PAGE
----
Other than those few things we still work on, he has been a GREAT pet and friend. He loves to cuddle, he is so sweet, and is very smart. However, he is very stubborn when he doesn’t want something and it is hard for me to make him b/c he only weighs 10 lbs less than me and is so strong!

    #16761
    i luv my pitbull
    Participant

    Welcome KPCato! my pit Herman eats fast too, so I can relate. Have you tried a “Eat Slow Bowl”? The food bowl is made with large protrusions inside. Duke would have to eat around the the protrusions, thus, in theory at least, Duke would need to eat more slowly. They come in different makes & models, and if I’m not mistaken, metal, safe types of plastic, and even ceramic. Correct me if I’m wrong. I hope this helps.

    #17196
    Chris Chuck
    Participant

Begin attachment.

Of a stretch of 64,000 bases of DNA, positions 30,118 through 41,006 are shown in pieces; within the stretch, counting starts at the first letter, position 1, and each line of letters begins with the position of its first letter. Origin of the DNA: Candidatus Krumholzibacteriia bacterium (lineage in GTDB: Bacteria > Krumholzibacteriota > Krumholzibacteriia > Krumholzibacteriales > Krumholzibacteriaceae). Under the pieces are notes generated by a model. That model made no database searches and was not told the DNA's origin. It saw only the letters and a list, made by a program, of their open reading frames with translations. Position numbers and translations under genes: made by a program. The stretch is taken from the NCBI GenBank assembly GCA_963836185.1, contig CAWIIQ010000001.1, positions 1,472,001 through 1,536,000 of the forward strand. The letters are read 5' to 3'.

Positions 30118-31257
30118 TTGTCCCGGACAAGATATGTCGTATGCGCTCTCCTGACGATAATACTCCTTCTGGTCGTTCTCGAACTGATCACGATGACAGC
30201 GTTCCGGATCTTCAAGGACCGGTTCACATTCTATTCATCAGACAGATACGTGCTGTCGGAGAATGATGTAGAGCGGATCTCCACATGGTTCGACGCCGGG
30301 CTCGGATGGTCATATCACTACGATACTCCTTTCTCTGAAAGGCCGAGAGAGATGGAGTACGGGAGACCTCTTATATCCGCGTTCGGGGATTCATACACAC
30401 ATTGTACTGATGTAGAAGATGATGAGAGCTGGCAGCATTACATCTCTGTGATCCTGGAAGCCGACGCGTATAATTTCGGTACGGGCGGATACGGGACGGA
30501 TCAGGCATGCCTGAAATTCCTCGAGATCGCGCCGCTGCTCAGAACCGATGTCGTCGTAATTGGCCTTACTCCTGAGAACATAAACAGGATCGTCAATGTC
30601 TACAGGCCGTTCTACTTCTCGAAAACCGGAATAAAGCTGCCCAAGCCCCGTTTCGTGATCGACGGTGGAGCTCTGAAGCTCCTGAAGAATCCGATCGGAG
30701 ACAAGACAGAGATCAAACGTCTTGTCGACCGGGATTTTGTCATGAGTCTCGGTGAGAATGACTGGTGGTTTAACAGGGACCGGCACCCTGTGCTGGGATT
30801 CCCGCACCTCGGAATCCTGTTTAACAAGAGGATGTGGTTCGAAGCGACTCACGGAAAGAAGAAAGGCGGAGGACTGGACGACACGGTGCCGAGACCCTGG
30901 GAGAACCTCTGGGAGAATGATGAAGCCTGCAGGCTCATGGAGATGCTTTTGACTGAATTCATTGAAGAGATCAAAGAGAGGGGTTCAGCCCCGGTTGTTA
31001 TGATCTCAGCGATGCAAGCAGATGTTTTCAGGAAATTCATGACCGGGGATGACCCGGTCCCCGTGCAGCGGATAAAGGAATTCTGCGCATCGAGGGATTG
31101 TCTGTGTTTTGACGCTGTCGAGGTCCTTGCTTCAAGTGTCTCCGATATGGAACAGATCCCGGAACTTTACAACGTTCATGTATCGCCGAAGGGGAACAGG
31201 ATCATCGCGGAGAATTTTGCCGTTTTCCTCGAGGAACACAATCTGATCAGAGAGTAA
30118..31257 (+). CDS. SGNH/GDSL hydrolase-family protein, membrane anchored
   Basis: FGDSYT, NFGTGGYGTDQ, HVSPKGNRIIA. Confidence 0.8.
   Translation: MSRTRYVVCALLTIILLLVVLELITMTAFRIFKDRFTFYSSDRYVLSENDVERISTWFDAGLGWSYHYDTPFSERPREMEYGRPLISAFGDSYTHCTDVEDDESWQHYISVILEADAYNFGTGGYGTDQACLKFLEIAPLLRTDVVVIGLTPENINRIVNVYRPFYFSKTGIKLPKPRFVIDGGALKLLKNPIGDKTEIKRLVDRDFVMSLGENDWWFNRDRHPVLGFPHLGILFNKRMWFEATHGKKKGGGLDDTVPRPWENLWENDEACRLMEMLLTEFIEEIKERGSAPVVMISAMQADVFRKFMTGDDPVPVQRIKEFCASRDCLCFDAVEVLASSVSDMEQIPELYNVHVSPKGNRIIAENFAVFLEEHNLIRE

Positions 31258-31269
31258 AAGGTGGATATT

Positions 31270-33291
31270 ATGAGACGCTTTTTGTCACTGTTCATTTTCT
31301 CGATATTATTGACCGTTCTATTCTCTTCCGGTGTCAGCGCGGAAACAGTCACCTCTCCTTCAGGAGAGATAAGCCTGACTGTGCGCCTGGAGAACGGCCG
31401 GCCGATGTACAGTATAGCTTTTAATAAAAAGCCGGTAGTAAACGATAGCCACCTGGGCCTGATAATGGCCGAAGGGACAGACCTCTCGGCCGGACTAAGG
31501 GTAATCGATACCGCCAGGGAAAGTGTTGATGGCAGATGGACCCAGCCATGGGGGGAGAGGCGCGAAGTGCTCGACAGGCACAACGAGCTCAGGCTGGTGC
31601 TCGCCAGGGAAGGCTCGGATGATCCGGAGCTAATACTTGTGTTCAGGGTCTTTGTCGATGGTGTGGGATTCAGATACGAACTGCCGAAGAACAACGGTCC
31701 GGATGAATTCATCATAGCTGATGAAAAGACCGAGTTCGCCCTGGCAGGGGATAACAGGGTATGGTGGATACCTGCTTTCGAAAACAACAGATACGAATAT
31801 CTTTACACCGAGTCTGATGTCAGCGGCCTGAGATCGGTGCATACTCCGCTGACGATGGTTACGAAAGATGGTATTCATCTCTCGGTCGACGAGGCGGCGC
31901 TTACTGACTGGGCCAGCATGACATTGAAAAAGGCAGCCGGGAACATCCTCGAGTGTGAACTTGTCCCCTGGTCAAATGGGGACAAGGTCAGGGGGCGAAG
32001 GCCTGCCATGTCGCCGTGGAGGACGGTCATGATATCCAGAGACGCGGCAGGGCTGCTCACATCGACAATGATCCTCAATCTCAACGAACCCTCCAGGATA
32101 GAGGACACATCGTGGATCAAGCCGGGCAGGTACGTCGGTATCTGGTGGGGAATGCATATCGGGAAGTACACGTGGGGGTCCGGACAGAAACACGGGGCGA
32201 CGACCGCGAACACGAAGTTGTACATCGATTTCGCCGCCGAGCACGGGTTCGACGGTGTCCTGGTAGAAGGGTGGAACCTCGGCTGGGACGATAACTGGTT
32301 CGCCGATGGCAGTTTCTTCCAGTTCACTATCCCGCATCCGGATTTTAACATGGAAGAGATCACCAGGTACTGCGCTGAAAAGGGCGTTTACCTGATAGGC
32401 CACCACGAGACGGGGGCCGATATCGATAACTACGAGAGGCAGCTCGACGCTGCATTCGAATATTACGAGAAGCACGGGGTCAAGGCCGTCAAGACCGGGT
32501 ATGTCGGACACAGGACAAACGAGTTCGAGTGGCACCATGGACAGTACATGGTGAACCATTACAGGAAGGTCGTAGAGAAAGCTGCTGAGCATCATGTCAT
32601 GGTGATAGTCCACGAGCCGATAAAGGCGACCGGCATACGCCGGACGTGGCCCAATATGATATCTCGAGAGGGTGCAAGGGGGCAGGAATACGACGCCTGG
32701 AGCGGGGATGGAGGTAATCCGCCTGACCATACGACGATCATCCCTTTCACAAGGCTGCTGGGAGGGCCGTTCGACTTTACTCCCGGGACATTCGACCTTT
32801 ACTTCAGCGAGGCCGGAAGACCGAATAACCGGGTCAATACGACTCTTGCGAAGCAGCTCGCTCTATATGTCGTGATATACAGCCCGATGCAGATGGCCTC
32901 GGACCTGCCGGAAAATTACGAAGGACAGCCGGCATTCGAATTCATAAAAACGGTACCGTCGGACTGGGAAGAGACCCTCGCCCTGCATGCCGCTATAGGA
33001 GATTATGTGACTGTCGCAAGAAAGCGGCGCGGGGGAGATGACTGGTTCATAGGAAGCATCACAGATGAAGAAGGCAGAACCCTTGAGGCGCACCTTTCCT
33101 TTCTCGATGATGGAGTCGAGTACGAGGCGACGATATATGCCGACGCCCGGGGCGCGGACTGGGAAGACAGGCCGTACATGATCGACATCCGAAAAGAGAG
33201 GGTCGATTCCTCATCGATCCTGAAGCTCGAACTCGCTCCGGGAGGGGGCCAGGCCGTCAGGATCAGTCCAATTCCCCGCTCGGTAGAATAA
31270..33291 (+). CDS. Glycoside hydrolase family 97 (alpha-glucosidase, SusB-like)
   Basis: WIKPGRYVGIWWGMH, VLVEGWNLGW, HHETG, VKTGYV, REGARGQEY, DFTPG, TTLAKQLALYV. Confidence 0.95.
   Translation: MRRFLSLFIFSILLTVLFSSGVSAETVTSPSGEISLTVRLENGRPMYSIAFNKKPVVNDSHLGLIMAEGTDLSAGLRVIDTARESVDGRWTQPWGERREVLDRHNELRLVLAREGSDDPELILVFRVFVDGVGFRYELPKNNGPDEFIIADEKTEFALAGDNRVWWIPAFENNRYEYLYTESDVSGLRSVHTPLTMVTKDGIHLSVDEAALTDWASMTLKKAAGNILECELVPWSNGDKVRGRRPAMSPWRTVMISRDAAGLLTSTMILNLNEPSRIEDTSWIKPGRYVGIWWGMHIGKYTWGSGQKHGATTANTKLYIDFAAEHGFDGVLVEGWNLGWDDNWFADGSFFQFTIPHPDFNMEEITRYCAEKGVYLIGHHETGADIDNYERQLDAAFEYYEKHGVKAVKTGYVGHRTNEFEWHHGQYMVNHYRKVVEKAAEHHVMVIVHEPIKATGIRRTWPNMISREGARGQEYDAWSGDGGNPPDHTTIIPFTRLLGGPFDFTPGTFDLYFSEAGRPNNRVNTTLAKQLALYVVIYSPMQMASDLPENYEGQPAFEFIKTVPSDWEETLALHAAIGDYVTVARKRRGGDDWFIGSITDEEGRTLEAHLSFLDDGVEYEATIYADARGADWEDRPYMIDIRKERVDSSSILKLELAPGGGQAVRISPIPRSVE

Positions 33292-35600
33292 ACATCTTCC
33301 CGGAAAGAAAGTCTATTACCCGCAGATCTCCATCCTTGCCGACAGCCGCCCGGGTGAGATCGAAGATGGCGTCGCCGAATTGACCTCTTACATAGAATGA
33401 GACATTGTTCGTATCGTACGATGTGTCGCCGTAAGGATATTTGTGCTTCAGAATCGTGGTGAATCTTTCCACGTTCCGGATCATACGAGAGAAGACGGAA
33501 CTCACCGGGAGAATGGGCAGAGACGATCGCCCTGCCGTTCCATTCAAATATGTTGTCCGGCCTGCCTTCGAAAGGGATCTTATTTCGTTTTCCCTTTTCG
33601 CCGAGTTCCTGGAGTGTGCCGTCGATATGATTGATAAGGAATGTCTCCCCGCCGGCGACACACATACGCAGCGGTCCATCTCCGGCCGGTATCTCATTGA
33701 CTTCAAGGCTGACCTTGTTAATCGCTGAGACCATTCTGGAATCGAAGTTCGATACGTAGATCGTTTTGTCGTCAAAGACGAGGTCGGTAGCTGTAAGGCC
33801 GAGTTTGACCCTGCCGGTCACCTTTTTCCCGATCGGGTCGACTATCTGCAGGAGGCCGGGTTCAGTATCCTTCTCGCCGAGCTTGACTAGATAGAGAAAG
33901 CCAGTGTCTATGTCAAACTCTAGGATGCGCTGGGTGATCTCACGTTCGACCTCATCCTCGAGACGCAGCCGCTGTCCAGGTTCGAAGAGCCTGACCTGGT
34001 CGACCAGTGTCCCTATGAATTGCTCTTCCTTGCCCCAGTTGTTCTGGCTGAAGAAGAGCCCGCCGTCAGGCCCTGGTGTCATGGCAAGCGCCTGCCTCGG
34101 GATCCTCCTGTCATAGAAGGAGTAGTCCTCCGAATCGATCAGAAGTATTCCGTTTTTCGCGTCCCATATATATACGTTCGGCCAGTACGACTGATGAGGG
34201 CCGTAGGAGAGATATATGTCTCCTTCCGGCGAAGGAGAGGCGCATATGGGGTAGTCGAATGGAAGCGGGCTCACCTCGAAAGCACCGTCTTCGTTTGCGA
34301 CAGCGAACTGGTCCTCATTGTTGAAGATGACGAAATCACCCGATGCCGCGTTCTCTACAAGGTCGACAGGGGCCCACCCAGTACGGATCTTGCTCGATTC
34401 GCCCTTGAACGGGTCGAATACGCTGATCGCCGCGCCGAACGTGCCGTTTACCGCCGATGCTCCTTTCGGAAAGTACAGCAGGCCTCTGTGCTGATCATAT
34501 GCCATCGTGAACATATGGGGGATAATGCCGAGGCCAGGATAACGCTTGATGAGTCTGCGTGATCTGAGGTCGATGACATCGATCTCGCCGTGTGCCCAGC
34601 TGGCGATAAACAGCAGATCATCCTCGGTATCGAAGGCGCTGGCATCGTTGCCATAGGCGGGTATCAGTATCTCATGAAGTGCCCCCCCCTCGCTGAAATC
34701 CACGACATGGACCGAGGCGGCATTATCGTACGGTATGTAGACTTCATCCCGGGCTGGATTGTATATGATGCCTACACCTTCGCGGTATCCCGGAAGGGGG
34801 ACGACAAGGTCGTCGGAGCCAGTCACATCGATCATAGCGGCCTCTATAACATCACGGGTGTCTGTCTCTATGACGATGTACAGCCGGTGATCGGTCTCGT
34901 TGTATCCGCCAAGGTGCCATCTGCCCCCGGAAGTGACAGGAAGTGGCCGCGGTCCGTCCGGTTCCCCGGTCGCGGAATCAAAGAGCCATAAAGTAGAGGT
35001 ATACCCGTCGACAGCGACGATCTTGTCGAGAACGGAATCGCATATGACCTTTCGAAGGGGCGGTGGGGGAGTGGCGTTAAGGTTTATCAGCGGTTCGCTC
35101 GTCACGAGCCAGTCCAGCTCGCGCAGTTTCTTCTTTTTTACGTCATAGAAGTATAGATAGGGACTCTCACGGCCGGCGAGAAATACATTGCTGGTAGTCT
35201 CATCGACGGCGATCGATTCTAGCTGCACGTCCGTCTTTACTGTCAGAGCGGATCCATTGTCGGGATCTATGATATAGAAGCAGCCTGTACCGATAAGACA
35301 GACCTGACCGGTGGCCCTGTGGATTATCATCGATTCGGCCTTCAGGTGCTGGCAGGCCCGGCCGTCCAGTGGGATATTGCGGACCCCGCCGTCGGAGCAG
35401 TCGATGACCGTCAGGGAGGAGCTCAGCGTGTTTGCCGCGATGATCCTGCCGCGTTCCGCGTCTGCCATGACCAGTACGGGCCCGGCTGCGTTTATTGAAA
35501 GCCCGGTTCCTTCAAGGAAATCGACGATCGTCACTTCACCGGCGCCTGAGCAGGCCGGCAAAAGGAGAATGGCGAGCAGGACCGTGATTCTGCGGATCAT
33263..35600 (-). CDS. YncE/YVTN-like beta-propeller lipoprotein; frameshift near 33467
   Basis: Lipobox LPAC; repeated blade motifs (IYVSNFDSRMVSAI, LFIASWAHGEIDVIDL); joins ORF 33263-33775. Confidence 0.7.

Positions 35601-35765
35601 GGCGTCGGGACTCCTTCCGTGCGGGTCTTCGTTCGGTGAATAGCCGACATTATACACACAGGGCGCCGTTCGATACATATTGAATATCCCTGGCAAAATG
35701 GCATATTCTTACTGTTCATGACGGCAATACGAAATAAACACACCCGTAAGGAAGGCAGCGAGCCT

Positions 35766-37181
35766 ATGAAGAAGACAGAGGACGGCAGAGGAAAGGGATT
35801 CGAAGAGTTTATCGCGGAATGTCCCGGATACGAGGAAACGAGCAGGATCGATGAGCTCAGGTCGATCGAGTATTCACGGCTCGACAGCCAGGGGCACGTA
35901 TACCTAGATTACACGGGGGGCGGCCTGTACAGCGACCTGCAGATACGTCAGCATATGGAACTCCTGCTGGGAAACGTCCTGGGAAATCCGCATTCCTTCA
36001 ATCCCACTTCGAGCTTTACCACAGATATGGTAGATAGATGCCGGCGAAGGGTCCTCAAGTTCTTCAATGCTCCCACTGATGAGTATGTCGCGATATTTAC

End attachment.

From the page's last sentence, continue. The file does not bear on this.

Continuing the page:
I respond whenever I see that someone has a pit/lab mix. I have one myself. We got Molly from a local shelter that rescues dogs from kill shelters. The lady that runs the shelter has a soft spot for pits because they are misunderstood. Molly is a fantastic dog. She is one of the sweetest dogs I have ever met. She is loyal and desires to please. I have a seven year old daughter and a five year son and they are very energetic. Our dog is very tolerant of them as they often lay on her and squeeze her tightly. She is also great with other dogs. There are a few things you should keep in mind. First, pits can be stubborn, so make sure that you teach them that you and your family are the bosses. Don’t let the dog get away with any unwanted behaviors. Also, exercise the dog on a regular basis or he may become bored, which results in destruction and exciteability in the house. Give him plenty of toys, rawhide, pig ears, other chewables (Kongs, Tirebiters, cow bones-bought from a local pet supply business-have proven to be very good for my dog) because this breed is a life-long chewer and will satisfy this need on furniture and woodwork if not given other items on which to chew. Keep in mind that two out of three of these needs for pits can be the same with a number of breeds. Additionally, any dog breed can be aggressive if made to be either by training or neglect. Some of the most aggressive dogs I have met were small and had the “little dog syndrome.” It is a shame that a few inhumane people have chosen to use pits as fighters, and have thus given the breed a bad name. I find them some people are nervous when they find out she is part pit, but upon meeting my dog, they quickly see that she not a mean dog. I have also found that a number of people are very accepting that she is part pit and are not afraid of her at all because they know that these dogs can be good pets.  If given the chance, pits can be affectionate, loyal, and good friends. Train and treat your dog right and he will a great companion.